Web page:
AbstractThis paper investigates the accuracy of identifying binary liquid mixtures via reflectance spectroscopy (either contact or standoff) using spectra derived from only the complex indices of refraction of the neat materials. Using volume fractions, each mixture’s complex index of refraction was approximated via three different mixing rules. To explore the impact of intermolecular interactions, these predictions are tested by experimental measurements for two representative sets of binary mixtures: 1) Tributyl phosphate and n-dodecane represent mixtures with only weak van der Waals forces whereas 2) tributyl phosphate and 1-butanol mixtures include not only van der Waals forces but also strong hydrogen bonding interactions. The residuals and the root-mean-square error between the experimental and calculated index values are computed and demonstrate that for miscible liquids with only weak interactions, the refractive indices of the mixtures can be modeled using composite n and k values derived from volume fractions of the neat liquids. In spectral regions where strong intermolecular interactions such as hydrogen bonding between the two liquids occur, however, the calculated n and k values vary from the measured values. The utility of calculating the refractive indices is then demonstrated by modeling a thin film of the binary mixtures on an aluminum substrate using both the measured and the mathematically computed indices of refraction.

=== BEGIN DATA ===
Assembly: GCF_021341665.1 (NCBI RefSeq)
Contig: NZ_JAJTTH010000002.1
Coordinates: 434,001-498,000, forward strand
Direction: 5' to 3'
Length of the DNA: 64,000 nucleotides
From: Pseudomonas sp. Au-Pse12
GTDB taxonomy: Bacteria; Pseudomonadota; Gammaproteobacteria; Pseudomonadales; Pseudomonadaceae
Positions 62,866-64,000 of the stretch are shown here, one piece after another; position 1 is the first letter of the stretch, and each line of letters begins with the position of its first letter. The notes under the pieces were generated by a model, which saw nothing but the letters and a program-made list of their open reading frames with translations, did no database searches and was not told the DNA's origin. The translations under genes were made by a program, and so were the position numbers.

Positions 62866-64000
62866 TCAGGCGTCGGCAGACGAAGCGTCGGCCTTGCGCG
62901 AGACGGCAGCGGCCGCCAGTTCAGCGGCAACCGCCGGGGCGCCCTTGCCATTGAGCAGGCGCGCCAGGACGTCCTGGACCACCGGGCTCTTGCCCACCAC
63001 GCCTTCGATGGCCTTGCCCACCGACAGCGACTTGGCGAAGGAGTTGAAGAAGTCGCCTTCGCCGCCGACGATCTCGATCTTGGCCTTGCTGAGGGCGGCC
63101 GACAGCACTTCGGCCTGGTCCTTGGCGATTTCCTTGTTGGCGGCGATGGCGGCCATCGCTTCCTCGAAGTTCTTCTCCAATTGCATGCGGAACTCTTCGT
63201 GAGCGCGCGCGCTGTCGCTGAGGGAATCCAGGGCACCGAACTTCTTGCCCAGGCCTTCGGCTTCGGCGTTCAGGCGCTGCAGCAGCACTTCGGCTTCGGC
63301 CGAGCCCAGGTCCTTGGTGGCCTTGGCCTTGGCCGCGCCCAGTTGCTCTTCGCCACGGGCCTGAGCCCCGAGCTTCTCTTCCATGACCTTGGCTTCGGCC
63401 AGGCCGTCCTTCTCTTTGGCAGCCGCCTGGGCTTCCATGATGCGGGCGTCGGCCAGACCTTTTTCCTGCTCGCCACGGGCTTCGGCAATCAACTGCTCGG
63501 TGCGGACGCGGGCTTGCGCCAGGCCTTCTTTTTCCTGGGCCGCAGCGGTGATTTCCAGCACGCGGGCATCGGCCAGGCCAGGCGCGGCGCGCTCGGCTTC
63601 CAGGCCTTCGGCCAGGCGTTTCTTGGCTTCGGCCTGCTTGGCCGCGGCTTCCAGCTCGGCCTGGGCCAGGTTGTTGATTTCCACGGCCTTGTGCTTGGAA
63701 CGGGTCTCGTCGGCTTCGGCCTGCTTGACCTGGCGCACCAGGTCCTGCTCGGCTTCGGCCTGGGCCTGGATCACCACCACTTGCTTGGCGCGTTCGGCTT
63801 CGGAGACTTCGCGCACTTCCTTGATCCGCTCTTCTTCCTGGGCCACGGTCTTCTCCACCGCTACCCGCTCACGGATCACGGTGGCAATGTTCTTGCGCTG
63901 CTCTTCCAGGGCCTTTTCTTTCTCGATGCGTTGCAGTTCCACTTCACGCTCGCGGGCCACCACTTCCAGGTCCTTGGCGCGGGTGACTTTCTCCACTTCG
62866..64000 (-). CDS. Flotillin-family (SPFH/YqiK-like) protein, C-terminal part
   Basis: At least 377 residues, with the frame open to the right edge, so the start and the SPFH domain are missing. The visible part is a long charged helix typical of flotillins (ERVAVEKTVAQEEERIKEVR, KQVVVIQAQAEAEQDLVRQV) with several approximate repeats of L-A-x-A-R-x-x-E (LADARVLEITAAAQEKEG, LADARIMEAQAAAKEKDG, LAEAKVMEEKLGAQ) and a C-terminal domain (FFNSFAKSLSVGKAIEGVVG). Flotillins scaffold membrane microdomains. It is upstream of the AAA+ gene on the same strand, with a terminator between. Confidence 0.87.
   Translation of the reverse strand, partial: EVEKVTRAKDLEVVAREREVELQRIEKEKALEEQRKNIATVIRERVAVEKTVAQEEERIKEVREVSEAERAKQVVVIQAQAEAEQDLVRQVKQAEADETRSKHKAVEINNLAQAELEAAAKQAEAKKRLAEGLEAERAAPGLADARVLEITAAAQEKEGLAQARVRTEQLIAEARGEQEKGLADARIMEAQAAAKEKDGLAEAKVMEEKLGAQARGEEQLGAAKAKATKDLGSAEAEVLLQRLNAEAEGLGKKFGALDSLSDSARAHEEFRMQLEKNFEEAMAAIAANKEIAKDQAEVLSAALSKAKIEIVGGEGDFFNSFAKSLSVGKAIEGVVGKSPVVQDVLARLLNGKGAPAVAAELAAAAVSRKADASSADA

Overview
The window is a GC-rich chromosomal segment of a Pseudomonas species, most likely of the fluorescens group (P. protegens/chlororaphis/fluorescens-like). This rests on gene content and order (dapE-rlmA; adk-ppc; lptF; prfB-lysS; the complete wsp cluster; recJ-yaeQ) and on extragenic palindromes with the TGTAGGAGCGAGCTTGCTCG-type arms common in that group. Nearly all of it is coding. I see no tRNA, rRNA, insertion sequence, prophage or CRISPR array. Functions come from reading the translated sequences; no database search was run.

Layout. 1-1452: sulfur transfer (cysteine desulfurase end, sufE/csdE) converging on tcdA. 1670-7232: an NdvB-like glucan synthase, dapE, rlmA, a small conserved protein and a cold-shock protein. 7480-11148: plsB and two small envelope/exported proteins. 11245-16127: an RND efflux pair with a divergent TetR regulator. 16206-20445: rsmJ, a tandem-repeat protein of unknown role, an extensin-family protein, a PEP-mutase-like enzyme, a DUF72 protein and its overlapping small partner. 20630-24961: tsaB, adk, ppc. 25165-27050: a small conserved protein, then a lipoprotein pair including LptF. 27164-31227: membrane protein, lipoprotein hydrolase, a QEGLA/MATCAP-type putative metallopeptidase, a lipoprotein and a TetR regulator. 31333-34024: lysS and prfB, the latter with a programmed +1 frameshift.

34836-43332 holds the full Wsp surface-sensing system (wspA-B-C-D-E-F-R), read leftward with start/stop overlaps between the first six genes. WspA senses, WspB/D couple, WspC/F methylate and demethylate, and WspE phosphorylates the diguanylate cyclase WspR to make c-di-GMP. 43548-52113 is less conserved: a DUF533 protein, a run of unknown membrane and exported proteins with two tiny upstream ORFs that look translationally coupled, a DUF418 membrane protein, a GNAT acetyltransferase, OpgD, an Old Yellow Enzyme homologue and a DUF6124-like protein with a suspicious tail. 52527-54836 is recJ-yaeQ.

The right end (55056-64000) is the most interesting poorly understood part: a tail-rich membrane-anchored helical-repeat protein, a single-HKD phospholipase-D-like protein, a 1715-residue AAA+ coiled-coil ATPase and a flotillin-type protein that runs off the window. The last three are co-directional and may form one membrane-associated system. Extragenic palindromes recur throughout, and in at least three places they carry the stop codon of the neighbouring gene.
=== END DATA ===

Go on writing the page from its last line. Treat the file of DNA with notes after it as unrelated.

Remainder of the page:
Published: September 30, 2022